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6 Aug 2006 13:05:30 -0700
I've been wondering about the GNU software and documentation license.
For one thing, although the goals are decent, I don't like what I
percieve as it's "viral" nature. Furthermore, does this actually exist,
anyway? For example, if I write a 1,000 page book, and take ONE
PARAGRAPH of a GNU document and stick it in, does this mean all 1,000
pages of MY OWN ORIGINAL WORK are all suddenly GNU, or can I just mark
that 1 paragraph as such, while keeping copyright to my _original
work_? If it's the former, then it sucks. I'm sorry, but it does. If
it's the latter, than it's OK.
Same thing goes for software. If I include 2 lines of GNU code (yes,
just two lines) in my big fat 300,000 line program, does that mean all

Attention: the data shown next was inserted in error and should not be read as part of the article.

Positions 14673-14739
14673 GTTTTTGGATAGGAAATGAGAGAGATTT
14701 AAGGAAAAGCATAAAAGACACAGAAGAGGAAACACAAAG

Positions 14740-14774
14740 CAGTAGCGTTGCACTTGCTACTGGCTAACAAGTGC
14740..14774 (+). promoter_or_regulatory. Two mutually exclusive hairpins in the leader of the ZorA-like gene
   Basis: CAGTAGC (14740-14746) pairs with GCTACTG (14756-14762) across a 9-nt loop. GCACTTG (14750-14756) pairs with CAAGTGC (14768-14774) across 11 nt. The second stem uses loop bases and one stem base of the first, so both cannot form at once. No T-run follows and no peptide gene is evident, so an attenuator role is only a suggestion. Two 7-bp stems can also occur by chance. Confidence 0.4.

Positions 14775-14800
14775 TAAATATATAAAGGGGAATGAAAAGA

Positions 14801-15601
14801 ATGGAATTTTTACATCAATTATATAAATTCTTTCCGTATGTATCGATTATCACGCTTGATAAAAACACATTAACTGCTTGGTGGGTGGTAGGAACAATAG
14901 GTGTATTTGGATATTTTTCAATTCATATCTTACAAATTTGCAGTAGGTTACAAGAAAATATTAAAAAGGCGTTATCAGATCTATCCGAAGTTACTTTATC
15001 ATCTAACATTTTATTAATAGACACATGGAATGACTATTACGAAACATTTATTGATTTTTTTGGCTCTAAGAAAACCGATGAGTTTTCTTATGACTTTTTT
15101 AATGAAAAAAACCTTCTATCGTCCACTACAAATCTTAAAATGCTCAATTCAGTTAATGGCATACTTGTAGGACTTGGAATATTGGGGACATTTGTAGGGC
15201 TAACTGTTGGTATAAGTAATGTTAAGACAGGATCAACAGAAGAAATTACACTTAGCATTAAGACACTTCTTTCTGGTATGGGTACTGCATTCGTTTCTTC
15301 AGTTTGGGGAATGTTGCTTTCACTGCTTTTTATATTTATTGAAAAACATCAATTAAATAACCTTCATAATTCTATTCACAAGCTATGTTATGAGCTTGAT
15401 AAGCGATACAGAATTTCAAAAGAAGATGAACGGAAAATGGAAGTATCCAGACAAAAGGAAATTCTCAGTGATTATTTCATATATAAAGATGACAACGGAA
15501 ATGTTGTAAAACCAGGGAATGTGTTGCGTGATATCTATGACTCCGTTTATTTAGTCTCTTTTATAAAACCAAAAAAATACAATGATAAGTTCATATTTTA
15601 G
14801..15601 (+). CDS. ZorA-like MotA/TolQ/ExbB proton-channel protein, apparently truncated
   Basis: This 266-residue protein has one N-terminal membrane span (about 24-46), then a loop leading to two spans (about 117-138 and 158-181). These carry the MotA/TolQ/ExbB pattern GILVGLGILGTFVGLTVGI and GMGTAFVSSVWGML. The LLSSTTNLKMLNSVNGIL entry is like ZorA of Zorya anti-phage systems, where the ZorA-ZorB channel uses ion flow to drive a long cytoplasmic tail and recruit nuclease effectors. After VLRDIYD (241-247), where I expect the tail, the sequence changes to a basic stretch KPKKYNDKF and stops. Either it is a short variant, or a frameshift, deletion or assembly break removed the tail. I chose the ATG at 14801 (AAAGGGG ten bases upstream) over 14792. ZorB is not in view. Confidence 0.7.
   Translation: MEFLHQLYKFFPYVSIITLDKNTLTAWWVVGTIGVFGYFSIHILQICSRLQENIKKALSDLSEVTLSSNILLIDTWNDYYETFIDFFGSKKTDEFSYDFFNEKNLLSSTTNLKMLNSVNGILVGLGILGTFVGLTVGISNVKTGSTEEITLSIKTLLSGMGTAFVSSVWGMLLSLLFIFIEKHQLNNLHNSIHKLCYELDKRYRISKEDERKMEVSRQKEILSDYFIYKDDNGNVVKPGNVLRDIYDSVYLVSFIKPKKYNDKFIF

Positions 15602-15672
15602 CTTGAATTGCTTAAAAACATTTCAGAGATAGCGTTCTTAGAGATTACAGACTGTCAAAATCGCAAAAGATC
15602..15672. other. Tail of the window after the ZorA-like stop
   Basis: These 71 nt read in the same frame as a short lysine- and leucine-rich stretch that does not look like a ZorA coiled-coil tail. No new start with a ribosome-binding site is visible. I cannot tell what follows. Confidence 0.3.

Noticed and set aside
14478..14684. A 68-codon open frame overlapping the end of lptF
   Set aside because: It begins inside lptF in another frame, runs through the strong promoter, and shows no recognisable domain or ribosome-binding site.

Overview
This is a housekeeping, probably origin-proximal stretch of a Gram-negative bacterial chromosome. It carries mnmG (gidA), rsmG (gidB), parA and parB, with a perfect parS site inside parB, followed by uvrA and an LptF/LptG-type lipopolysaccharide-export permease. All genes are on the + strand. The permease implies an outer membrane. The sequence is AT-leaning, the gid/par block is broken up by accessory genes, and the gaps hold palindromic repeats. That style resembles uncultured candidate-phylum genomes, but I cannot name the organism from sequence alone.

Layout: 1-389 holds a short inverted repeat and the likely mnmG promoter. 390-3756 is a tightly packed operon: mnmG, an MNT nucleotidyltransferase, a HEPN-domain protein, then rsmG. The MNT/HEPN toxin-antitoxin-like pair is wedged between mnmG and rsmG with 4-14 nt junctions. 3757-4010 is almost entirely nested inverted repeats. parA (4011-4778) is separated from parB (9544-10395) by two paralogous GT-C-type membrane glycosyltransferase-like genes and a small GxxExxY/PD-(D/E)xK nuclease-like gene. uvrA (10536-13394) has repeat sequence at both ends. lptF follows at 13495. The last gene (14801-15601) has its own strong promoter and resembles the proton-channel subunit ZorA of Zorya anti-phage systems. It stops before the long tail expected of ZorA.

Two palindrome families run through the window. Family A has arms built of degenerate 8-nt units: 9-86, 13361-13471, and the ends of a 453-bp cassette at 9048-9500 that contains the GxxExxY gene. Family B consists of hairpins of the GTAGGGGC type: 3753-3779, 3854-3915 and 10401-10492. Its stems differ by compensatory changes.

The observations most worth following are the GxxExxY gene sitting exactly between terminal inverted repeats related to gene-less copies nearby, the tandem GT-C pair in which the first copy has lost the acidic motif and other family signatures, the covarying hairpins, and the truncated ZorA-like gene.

the remaining 299,998 lines of original work are suddenly GNU? Or could
I just release the two lines and keep the majority of my program
closed-source or under a different license? If it's the former, it
sucks too. If it's the latter, it's OK.
So, is this "viral" thing true? If so, I don't like it. Free software,
free documentation, "free" stuff is a good idea, but this
implementation of it, sadly, is not. It's creating "open" stuff by
FORCE, and that's not acceptable (and it's not really "open" either
since you've got to GNU and "open up" your own code (GNU definition of
"open it up") even if you don't like the GNU method!!!). The idea of
keeping the free code free is good, but the idea of FORCING a person to
"free" their ORIGINAL WORK is not.
Please give me some direct answers to these questions. Thanks.
- GNU licenses,